He had nowhere to go from there but down. Still, the inability of their first-round draft pick from 2012 to rarely play more than 15 minutes a game for almost a four-month stretch was one of the most disappointing aspects to the Magic's season.
Although the 6-foot-9 Nicholson averaged 10.1 points and 5.4 rebounds through the first 23 games, all but two of those contests came while the Magic were without Tobias Harris. The play of Harris after he was acquired from the Milwaukee Bucks before the trading deadline in February 2013 raised questions going into training camp about how coach Jacque Vaughn would divide minutes at power forward.
When Harris finally recovered from his high left ankle sprain and was inserted into the starting lineup Dec. 18, Nicholson's prolonged stretch of relative inactivity began. He was averaging more than 21 minutes a game up to that point but never played more than 20 minutes in any game from Dec. 23 to April 5 as Harris and Kyle O'Quinn figured far more prominently than him.
All the progress Nicholson made in 28 starts during his first season and from playing in the Magic's summer league went out the window. Nicholson's scoring average fell from 7.8 points as a rookie to 5.7 as the Magic went 23-59.
His field-goal percentage took a significant drop as well, and he went to the free-throw line a total of only 57 times in 76 games. His player efficiency rating of 9.9 was the lowest of anyone on the Magic who played more than 53 games.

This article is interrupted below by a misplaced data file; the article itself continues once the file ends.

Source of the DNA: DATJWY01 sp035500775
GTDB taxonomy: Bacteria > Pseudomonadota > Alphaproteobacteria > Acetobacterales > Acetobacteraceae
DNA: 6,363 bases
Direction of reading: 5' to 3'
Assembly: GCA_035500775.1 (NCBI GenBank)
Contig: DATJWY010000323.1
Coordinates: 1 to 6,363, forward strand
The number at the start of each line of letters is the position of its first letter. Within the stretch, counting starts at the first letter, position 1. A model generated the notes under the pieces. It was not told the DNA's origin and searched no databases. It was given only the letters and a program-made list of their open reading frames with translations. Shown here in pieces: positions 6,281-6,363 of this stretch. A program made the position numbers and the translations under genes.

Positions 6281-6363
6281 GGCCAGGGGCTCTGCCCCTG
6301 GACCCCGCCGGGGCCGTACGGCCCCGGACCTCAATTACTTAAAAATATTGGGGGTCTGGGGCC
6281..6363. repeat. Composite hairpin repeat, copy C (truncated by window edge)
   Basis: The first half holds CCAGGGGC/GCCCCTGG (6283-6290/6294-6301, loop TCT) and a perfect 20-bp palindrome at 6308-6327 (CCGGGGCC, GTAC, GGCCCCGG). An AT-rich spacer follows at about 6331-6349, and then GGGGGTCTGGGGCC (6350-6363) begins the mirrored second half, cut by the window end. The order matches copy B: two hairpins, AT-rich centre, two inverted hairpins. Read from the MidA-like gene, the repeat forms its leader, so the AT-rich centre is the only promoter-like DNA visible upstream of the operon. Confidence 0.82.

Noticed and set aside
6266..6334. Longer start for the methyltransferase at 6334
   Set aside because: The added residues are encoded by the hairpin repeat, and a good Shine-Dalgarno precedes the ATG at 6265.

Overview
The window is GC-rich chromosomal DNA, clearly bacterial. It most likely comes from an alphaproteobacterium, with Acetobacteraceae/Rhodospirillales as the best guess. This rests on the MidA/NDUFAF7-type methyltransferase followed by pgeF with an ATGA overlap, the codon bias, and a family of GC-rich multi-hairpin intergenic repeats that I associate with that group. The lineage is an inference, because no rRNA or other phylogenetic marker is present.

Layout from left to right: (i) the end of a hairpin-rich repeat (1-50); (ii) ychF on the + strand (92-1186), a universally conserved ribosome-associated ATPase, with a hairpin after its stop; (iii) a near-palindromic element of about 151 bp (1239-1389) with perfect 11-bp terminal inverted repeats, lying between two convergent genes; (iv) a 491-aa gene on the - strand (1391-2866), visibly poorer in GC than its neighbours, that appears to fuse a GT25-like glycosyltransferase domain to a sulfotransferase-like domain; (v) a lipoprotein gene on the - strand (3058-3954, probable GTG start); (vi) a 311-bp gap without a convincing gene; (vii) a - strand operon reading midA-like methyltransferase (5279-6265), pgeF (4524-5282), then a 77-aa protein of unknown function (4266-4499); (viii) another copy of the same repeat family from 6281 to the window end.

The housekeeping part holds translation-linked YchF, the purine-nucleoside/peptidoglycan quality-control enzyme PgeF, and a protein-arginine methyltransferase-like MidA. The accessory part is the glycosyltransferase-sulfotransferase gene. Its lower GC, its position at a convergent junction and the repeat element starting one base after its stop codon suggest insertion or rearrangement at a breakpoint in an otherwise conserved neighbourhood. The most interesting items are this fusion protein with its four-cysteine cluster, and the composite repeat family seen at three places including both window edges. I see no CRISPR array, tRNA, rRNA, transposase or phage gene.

To try to keep Nicholson's confidence from taking a beating, Vaughn assured him that the mid-range jump shots and jump hooks which weren't falling with the regularity the year before would eventually find the mark.
"Don't change your mental makeup. Don't change your physical makeup. Do what you've been doing. The ball is going to go in for you," Vaughn said late in the season. "And there were more dynamics to the game that we kept enforcing, whether he was rebounding, whether he was playing aggressive, whether he was trying to take a charge, being vertical at the rim for us. But he continued to practice those same shots."
As it turned out, Nicholson went 8-of-9 from the floor at Chicago in the Magic's next-to-last game. That performance didn't completely salvage his season, but it could be a sign that things will get better in his third year.
"It is a good feeling to be a player and go into the offseason and have a good feeling about yourself and about your game," Vaughn said. "We talked about hopefully getting Andrew to that point."
He added a 3-point shot to his offensive repertoire. Nicholson never took a shot from that distance as a rookie but connected 28 times in 89 attempts in 2013-14. Given the struggles Tobias Harris had from 3-point range, Nicholson could become the forward who the Magic can count on to stretch a defense, which is becoming almost a necessity in the NBA.
WHERE HE NEEDS TO IMPROVE
Despite an offseason conditioning program which included plenty of time in the weight room, Nicholson's rebounding average stood pat (3.4). If he's going to struggle through another season where he shoots only 42.9 percent from the floor, Nicholson needs to step it up when it comes to rebounding and defense.
Oct. 29 at Indiana. While the crowd was understandably interested in seeing Victor Oladipo's regular-season NBA debut, Nicholson stole the show during the first half against the Pacers, coming off the bench to hit eight of 10 shots, including both of his 3-point attempts.
Nicholson was one of four young players whom the Magic exercised their contract options on before the start of the season. But compared to Harris, Nikola Vucevic and Maurice Harkless, Nicholson's future with the team beyond next season is far less certain.